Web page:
Michael van Straten
Michael van Straten
australiaphen375.com

Irish Superfoods

Food and drink in Ireland is far more than Guinness and Irish stew. This fertile and hospitable country is home to some of the finest ingredients, wonderful cooking and traditional values of home produced Superfood.

I was eight years old when I fell in love with Irish food and 50 when I fell in love with an Irish woman, and here are a few of our favourites which I hope you'll enjoy and will encourage you to look more closely at the fascinating and health-giving traditions of Irish cooking.

The First Steak

In 1947 my father had to visit Dublin on business. It was a dreadful winter, one of the coldest on record; there was no coal, not much electricity and food was still strictly rationed. Even my uncle (he was married to my mother's brother's wife's sister – and in our family that meant uncle) Manny Shinwell, couldn't help, and he was the Minister of Power, later to become Lord Shinwell. Things were pretty bleak and hard for most people, but my father came home from his Irish trip with a suitcase full of joy and excitement.

There was no rationing in Dublin and he bought pounds of fillet steak, packets of butter, slabs of cheese, bananas, chocolate, real coffee and two pairs of nylons for my mother. I'd never seen a banana or eaten steak and to have real butter with bread and cheese was a treat I never forgot. From that moment, Ireland for me was a magical kingdom. But it wasn't until I met Sally, my wife, whose family comes from County Cavan that I discovered the joys and healthy benefits of Irish cooking.

Sally and I have traveled around Ireland eating everywhere from grand hotels to village inns, neighbourhood restaurants and seaside cafes with the best fish in the world. We've collected recipes from her family and ideas from anyone with an interest in Irish food. We also had the great privilege of meeting Darina Allen, doyenne of the world famous Ballymaloe Restaurant, hotel and cookery school, whose Irish cookbooks are an inspiration.

For some great seasonal recipes, including Irish treats, read on . . .

Kale-Filled Potato Pancakes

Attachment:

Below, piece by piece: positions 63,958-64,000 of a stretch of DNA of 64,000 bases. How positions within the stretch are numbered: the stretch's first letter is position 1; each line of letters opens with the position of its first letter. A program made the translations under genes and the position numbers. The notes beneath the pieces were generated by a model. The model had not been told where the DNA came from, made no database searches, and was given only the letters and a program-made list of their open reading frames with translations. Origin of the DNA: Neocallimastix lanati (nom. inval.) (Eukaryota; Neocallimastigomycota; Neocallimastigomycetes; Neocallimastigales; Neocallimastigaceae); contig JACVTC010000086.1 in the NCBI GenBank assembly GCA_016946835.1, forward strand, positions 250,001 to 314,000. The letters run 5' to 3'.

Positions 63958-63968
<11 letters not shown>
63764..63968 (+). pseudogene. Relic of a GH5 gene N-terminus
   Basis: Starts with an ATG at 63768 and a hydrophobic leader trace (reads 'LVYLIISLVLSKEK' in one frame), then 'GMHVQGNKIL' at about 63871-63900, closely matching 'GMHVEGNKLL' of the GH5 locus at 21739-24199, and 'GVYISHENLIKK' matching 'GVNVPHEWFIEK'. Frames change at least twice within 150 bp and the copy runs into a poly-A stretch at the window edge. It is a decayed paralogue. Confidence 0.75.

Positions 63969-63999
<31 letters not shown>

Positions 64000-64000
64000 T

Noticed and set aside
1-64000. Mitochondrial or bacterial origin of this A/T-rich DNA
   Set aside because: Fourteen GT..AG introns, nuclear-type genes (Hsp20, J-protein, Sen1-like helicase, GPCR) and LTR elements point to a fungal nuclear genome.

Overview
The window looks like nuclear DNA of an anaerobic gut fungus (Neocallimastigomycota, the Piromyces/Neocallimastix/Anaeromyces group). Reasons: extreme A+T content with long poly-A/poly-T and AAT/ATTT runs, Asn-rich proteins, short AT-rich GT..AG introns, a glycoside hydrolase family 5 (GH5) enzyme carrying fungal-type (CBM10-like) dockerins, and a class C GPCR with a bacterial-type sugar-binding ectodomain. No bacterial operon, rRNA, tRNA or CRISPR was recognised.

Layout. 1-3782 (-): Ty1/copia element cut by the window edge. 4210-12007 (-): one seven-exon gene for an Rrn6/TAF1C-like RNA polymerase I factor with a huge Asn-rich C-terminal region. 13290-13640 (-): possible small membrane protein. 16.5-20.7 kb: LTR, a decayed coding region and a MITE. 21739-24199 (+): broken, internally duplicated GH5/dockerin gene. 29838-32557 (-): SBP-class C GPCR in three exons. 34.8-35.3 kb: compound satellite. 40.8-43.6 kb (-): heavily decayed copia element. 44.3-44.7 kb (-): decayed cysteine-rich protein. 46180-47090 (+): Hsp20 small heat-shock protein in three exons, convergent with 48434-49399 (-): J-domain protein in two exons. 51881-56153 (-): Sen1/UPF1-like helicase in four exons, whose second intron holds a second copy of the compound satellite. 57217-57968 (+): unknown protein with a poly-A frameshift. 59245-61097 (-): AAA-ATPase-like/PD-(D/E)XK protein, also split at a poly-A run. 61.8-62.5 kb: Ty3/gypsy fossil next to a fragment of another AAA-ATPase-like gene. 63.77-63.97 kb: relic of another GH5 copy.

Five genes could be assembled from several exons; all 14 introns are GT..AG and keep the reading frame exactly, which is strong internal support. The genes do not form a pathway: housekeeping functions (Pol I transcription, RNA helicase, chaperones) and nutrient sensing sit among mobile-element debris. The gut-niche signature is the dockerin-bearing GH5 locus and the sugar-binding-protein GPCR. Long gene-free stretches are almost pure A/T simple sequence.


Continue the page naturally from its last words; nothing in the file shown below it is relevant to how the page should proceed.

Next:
Serves four

My wife is half Irish and remembers a variation of these from her childhood. Potatoes are, of course, a traditional part of the Irish diet, but a lot more than just chips. We make these pancakes with kale or other dark green winter vegetables. They're not only delicious; they also provide cancer-protective nutrients, folic acid and fibre from the kale and extra vitamin C from the potatoes. In spite of the bacon and a little bit of butter, they're a remarkably healthy quick dish.

For the pancakes
450g/1 lb potatoes, peeled and diced
60g/ 2.5 oz plain flour
milk - approx 200 ml/7 fl oz

For the filling
225g/8 oz back bacon, diced
57g/ 3 oz unsalted butter
450g/ 1 lb kale, finely shredded

Put the potatoes and flour into a blender or food processor, whizz with enough milk to make a batter. While you're letting the batter rest, prepare the filling.

Dry-fry the bacon; add a third of the butter. Tip in the kale or other green vegetables and add a few tablespoons of water. Boil vigorously for five minutes, stirring continuously. Drain

Heat the rest of the butter in a small non-stick frying pan. Tip in a quarter of the batter and make a slim pancake. Allow to cook until golden on the bottom. Pour in a quarter of the filling, fold over and serve. Repeat three more times with the rest of the batter and fillin

Cavan Lamb Pie

Serves 6

Traditionally made with mutton, not easy to find today, and from County Cavan, the home of Sally's family, but popular other parts of Ireland. I recently ate it in one of my favourite restaurants Roly's Bistro in Dublin, where they called it Kerry Lamb Pie. Here's my version, which combines very lean lamb with lots of vitamin and mineral rich root vegetables. Fibre, masses of protein, very little fat and hugely satisfying this is perfect for a dinner party as you can make the filling two or three days before, reheat it when ready, put on the pastry and you'll be eating it in under half an hour.

1 kg cubed lamb with all fat removed
1 large chopped onion
1 parsnip, peeled and cubed
1 turnip, peeled and cubed
half a Swede, peeled and cubed
1 leek, washed and sliced diagonally
2 large carrots, peeled, halved and sliced
2 sticks celery with leaves, finely chopped
2 cloves garlic, finely chopped
3 bay leaves
1 bouquet garni
4 tbsp rape seed oil
a bowl of well seasoned plain flour
1 tbsp tomato puree
1 large glass decent red wine
1 litre vegetable stock (preferably home made)

1 pack ready made puff pastry
1 egg, beaten

In a large heavy saucepan, heat the oil, coat the meat in the flour, add to the pan stirring constantly till lamb is browned all over. Remove from heat, take out the lamb, add the onion, garlic and celery and a little more oil if needed. Keep stirring till vegetables are soft but not brown. Add all remaining vegetables and stir till coated with oil, return the meat to the pan and stir for a minute or two. Add the red wine, bay leaves, bouquet garni, tomato puree and stir till bubbling. Add stock, cover and simmer till meat and vegetables are tender, approx 60-90 minutes.

Roll out pastry until big enough to cover a large ovenproof pie dish with a good overhang all round. Put the filling into the dish and if necessary put a pie funnel or an upturned egg cup in the middle to support the pastry. Lay pastry over the dish, cut around the outside, use a fork to crimp the edge all round. Brush with the beaten egg and place in the middle of a preheated oven 200C/400F/gas mark 6. Bake for 20-30 minutes till pastry is golden and crisp. If you prefer you can make in individual dishes or soup bowls serving one per person. These won't need support for the pastry.

 

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